Trafford High School - Reflector Yearbook (Trafford, PA)

 - Class of 1954

Page 14 of 88

 

Trafford High School - Reflector Yearbook (Trafford, PA) online yearbook collection, 1954 Edition, Page 14
Page 14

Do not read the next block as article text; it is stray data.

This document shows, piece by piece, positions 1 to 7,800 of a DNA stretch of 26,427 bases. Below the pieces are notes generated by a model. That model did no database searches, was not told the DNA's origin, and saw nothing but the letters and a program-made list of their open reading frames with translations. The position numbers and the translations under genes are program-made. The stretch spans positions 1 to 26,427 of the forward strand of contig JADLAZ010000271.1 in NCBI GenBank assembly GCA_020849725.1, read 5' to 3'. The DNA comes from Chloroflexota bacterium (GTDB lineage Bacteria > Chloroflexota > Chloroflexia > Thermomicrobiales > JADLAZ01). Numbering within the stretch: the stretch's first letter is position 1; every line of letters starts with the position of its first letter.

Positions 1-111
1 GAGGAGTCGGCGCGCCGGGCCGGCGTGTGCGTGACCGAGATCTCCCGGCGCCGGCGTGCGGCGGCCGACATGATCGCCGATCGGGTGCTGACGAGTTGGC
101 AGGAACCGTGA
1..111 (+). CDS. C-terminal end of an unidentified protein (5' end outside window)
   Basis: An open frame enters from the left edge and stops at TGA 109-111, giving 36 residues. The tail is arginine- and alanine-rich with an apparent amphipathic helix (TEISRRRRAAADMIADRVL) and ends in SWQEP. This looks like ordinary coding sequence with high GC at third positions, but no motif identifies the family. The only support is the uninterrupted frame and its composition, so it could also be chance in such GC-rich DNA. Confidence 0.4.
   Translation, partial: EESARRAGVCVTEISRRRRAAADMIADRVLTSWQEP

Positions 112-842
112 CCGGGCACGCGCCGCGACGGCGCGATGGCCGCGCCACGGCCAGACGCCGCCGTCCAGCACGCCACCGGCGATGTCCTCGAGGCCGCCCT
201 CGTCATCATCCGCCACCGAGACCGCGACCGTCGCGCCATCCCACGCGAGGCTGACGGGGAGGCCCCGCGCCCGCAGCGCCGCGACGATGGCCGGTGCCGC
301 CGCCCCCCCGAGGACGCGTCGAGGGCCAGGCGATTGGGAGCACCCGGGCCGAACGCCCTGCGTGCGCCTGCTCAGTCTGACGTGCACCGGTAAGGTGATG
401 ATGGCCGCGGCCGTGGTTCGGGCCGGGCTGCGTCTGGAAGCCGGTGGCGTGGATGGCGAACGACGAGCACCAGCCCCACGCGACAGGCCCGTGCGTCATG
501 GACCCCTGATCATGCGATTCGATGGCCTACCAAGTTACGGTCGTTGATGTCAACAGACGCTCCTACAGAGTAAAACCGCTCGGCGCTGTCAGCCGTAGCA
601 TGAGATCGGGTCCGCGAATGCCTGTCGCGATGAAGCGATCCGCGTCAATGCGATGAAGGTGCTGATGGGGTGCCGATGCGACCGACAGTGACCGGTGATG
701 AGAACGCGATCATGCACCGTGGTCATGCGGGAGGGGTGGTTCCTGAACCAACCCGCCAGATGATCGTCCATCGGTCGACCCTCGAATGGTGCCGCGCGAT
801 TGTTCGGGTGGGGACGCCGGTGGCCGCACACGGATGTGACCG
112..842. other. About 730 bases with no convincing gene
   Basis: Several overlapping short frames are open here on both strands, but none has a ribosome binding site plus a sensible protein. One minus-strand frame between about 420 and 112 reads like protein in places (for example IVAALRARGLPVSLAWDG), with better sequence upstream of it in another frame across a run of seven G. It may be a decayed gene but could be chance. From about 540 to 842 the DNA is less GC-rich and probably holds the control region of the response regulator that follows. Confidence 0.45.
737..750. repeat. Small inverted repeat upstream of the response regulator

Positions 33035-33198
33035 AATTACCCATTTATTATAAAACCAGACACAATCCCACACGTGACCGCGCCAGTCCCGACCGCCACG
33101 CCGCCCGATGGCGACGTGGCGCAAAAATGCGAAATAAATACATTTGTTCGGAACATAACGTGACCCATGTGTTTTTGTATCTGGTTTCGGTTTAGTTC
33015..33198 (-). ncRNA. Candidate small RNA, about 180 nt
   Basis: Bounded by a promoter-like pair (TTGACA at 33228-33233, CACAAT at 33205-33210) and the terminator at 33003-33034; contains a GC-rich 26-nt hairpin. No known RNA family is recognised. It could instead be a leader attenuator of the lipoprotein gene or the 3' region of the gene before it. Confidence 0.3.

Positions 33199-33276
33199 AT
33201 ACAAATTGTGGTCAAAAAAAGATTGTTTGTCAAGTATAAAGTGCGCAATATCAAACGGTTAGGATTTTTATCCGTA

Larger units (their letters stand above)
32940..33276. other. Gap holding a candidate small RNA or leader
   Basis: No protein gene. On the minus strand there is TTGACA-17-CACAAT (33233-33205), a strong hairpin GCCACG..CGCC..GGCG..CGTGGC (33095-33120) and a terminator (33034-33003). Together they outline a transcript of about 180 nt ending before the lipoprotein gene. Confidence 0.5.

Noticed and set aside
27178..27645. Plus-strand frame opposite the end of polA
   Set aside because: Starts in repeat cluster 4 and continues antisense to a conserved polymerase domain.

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flvft. K X' A '-nluwm. H.-,mg A .J ".. fat.. .I A ... .I'-1 ., l As the last rose of summer was left standing with- out a rose bud around, and leaves of golden color were scattered all about, the "Famous Forty One"-Freshies, of course invaded the shining halls of Ol' T.H.S. It was 1951, and our chance, at last, to become active members of Trafford High School. We started the year with high hopes for the four long years ahead. We elected a president: Jim Walko, and a vice-president: Dolly Czapor, a secretary: Loretta Vaccaro, and a treasurer: Leonard Colangelo. The first event listed on our agenda was a class party. Surprisingly, this party, our first, was a success. The sec- ond party was "real great". It was held February 15, the day after St. Valentine's Day, and even at that late date a few new "sweethearts" were found. We were kept plenty busy with Miss Bierer's English and Latin I classes. The poor commercial students were "utterly flabbergasted by a new fangled math course called JBT. While in such deep concentration we found to our dismay that we had lost a few students: Charlie Stan- ley left to attend school at Ginter, Pa., and Bernie Desmond left to join the Navy later. But to make up for that loss, handsome and likeable Roland Dobos ioined our "great group". Throughout the year our class was outstanding in the sports' field, having contributed their share to football and basketball teams, and also to track and baseball. These boys, we knew, would prove themselves worthy material for building winning teams. At the end of the year we found that exemptions from final tests were few and far between but we had "great expectations" for the coming year. Il Well, can you beat that! Here we are, SOPHOMORES! We iust couldn't believe that all of us made it. Of course, as always, we started this year off with a bang. Some teachers called it an explosion almost as great as the A- bomb, In late September we elected our class officers. Little Dolly Czapor, who proved to be bigger than we thought, was president, other omcers were: Betty Petrina, vice-presi- dent: Lois Wanner, secretary, Rose Bucar, a very efficient treasurer. Our student council representatives were Jackie Pratt, Ed, Krcelic, Pat Prines, and Chuck Jones. The Sophs, of course, again contributed to the football team the "divine nine": Joe "Ears" Frydrych, Mike Di Cesare, Kenny "Beans" Kinley, Don "Bull" Lintner, Roland lftlf' If0l"7 cf... om... "Rollo" Dobos, Don "Toad" Hopkins, Barry "Boody" Brickel, Jim Furimsky, and John "Shorty" Hartzer, We added Betty Petrina to the ranks of our high step- ping maiorettes. We also had a group of "mad musicians" as band members: Len Colangelo, Jackie Pratt, Walter Trkula, Lois Wanner, and Gertrude Meager. Adding a touch of class to the band was our cute little color guard, Dolly Czapor. In October's bright blue weather we staged a bake sale as one of our many "raise more money campaigns". The sale . . . poor Mr. Horlick . . . he was almost at his wit's end before the day was over. You're wrong! We weren't destructive at all, we iust pestered him until he bought one of our "giant size" chocolate cakes for the very small price of two dollars and fifty cents-tax free. We made thirty dollars and could have made more only we ran out of "goodies". During football season in one of our pep rallies we found out that we really had talented actors in our class. Miss Bierer probably gave up trying to teach us Latin and turned her class into a dramatic skit for the "good of the cause". ln the course of the year we gained a promising addi- tion to our class. His name was Chuck Jones, better known as "Buck", Buck is a typical high school boy: very tall, blue eyes, blond hair. He became a promising artist for our school paper the Tomahawk, and helped with the back- drop for the minstrel, in fact he designed and painted it. Buck also was a type setter and ticket printer with his partner Ed. Krcelic. Both boys gave up their free time most willingly to help out on the Tomahawk. Our sophomore basketball players were Bob Mathias, Bill Henkel, Barry Brickel, Denny Robinson, Jim Furimsky, Leonard Colangelo, and Ed. Krcelic. These boys really helped the team, Bob Mathias, only a sophomore, played for the varsity and was the top scorer with a total of 239 points. Brickel, Colangelo, Furimsky, Robinson, Henkel, Kinley, Hopkins, and Mathias helped the junior varsity come out even with eleven wins and eleven losses. Brickel had a total of 197 points as highest scorer: then followed Colangelo, Robinson, and Furimsky with 134, 127, and 99 points respectively. Mathias scored 29 points in the first game. Ed, Krcelic devoted his time to helping Mr. Trem- bath as manager. Barry Brickel was manager for the iunior high basketball team. The baseball team was blessed with five sophomores: Hopkins, Lintner, Brickel, Furimsky, and Kinley. They filled vacancies in infield and outfield posts. Kinley, Brickel, Lintner, Mathias, Colangelo, and Furimsky added that extra sparkle to the track team. Our girls should not be forgotten either. On the G.A.A. volleyball and basketball teams were Patty Erwin, Dolores Fedor, Dorothy Fedor, Joann Gotch, Jan lovino, Tance Leffier, Gertrude Meager, Mary Lou Merritts, Jackie Pratt, Eleanor Radosh, Pat Reed, and Lois Wanner. The girls who had enough points received, as an award, a chenille letter with G.A.A. printed in brown. ln the inter- class basketball team the "eight fates" were: forwards- Jan lovino, Lois Wanner, Pat Reed, and Gertrude Meager: guards-Pat Erwin, Dolores Fedor, Tance Leffier, and Eleanor Radosh, Romance also played a part in our every day lives. Couples frequently seen during the year were Elly and Mike, Rose and Rich, Pat and Bill, Jackie and Ruck, Dolly and Bud, Barry and Anna Mae, Pat and Jim, Bunny and Yunny, and of course we couldn't forget those three new fContinued on page 22D